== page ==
The Great American Bubble Machine – An article from Rolling Stone, by Matt Taibbi, on the endless bubble building shenanigans that Goldman Sachs has engaged in over the years, and their supposed current machinations to engineer a bubble in the as-of-yet uncreated market for greenhouse gas emissions. Markets, I like. Markets run by some Great American Gangster Kingpin, not so much. Especially not this particular market. Remember: Nature doesn't do bailouts. (tagged: economicsfinancegoldmansachscapitalismclimatebailout )
Paul Romer: A Theory of History, with an Application – Paul Romer talks about two different kinds of informational goods: "technology" and "rules". The former being knowledge about how to re-arrange the material world to increase its value to humans, and the latter being constraints on the ways we interact with each other. His "new/endogenous growth" theory suggests that overwhelmingly, wealth creation throughout history has been due to these two kinds of goods, and that they are virtually infinite resources. What he does not explicitly admit in the talk though, is that much of our increased apparent wealth has come at the cost of virtual liquidation of material resources. Truly sustainable growth absolutely must close the materials loop somehow. Better sooner than later. The rest of his idea is wonderful: we need a system which enables rule set entrepreneurs, or we aren't going to get sufficient innovation in the field. He suggests myriad autonomous city states, and I agree emphatically. (tagged: economicsurbansocietynon-linearpoliticslongnow )
The Swimming Cities of Serenissima – Improvised and chaotic houseboats built from found bits, floating down the Mississippi (2006-2007), or the Hudson (2008), or sailing the Adriatic from Slovenia to Venice (2009). Like a tiny maritime Burning Man. Only a couple of boats today… What if it were an armada? (tagged: artboatperformancesailing )
Pinko bastion spawns capitalist solution to solar financing – Boulder city/county passed the same kind of property-tax based financing of energy efficiency (and solar) improvements on the Nov. ballot too – modeled on Berkeley, but with enabling legislation at the state level (to avoid the kind of lawsuit Berkeley had to fight over whether or not they had the power to issue such bonds). The biggest worry I had in reading the Boulder initiative though, was that they had not yet come up with a good mechanism for ensuring that the improvements which were being proposed (more insulation, solar hot water, whatever) would necessarily save enough energy in order to justify the value of the bond being created. Hopefully they’ve fleshed that metric of value out much better by now (in both Boulder and Berkeley) and it’s not possible to abuse it… otherwise I suspect you’ll get deployment of faddish fixes (e.g. sexy-sexy PV instead of solar hot water, or better insulation, or super-windows, etc) instead of the best energy improvement per dollar invested. (tagged: financecapitalisminvestingenergyefficiencysustainabilitygreensolarberkeleyboulderbonds )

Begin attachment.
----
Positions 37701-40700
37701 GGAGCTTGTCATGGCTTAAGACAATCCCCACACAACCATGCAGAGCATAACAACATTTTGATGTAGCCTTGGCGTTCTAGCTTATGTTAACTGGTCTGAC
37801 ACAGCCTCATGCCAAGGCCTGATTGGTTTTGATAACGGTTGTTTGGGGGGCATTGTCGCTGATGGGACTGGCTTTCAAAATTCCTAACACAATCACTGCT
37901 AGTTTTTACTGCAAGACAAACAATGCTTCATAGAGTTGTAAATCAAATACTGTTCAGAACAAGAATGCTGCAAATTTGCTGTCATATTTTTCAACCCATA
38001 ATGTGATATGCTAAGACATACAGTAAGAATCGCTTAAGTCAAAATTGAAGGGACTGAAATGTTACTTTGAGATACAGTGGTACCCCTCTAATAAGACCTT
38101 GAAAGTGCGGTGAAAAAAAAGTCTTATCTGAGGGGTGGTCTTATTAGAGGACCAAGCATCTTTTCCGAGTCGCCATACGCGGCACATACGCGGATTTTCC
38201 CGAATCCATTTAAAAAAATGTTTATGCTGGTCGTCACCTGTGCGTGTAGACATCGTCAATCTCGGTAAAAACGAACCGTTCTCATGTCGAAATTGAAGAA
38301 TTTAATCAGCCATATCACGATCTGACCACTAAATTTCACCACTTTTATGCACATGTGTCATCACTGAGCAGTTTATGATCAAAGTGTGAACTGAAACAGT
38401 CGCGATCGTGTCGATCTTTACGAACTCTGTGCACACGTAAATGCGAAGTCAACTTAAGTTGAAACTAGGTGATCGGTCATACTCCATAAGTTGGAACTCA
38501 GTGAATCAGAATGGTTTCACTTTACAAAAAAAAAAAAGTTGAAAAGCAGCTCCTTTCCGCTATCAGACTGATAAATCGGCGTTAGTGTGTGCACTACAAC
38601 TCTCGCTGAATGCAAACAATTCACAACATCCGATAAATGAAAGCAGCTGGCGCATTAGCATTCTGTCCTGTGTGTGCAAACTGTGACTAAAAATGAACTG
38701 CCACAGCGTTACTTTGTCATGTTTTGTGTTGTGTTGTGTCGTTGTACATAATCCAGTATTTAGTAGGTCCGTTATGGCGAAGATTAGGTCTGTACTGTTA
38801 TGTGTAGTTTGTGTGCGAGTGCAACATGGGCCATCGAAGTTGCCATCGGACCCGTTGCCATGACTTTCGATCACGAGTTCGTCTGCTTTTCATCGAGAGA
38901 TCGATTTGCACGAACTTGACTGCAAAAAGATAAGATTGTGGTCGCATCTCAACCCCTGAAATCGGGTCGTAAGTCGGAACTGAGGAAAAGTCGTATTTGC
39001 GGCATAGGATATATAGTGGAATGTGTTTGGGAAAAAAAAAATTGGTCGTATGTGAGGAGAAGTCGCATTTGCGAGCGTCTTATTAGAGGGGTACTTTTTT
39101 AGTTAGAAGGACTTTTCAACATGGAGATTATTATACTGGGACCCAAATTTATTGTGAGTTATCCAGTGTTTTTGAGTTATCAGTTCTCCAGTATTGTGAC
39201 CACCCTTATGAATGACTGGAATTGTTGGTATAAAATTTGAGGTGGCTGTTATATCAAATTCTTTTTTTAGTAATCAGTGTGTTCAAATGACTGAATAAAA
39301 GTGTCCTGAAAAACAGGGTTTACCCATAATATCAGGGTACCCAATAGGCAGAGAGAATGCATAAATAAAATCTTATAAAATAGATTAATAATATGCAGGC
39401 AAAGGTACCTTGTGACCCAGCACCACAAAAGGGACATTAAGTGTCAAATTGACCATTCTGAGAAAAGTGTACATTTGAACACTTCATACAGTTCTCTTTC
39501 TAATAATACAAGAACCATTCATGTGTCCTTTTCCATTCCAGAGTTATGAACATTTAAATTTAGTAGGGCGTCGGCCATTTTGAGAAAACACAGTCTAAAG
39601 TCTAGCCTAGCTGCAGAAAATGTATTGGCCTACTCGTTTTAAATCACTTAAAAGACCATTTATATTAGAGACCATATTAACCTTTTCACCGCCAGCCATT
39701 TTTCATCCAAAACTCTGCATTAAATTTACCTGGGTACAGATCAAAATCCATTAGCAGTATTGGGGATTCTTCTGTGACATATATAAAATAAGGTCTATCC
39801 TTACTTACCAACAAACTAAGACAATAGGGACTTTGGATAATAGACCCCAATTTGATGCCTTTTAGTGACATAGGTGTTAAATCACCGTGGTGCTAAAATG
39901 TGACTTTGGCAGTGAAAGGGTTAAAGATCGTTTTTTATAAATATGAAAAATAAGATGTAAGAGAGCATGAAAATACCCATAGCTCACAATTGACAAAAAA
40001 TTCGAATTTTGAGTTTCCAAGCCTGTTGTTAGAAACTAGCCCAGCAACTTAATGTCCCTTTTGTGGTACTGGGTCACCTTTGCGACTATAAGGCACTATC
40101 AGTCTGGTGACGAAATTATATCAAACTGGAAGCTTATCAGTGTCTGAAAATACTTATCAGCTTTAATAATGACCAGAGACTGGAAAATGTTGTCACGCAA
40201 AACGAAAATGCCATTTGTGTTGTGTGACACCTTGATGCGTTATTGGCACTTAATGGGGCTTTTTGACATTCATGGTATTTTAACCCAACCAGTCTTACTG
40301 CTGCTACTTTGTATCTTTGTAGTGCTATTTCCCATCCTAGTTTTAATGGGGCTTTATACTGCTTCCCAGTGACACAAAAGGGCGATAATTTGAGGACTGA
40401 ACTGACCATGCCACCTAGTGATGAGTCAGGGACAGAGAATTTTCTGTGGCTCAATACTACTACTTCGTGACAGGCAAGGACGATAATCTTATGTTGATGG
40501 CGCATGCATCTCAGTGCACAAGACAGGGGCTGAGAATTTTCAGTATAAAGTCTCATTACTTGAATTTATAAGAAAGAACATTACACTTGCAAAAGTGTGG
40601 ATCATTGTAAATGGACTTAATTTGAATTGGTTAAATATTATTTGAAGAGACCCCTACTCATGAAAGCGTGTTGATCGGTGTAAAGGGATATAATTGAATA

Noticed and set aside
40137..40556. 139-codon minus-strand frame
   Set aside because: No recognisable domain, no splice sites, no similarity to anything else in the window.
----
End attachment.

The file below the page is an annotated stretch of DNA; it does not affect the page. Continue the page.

Campaign for a Car-Free Lincoln Park, Pt. 2 – A lack of car-free options for arriving at Lincoln Park, coupled with poorly lit, unsafe parking far away from the park's main attraction means everyone just drives their cars all over the park, on the grass. Across the street, the DMV has a huge parking lot which is totally unused after business hours, which is when the park gets the overwhelming majority of its use. Why not (gasp!) timeshare the DMV lot? Hopefully no small children have to get crushed by the marauding death machines for someone in the state and city government to take this idea seriously. (tagged: carsparkingtransportationurbanplanningdesign )
FlyingConcrete – Beautiful biomimetic architecture. Curving vaulted ceilings and stairways. Rounded sleeping nooks and pillars like trees. Traditional rectilinear construction is so boring. This is lightweight concrete (cement with perlite, pumice, and other lightweight filler added instead of sand and gravel) laid up on a mesh that's been shaped such that when the cement hardens, it's a load bearing compressive structure. (tagged: architectureartconcretedesignconstructionbuildingssculpture )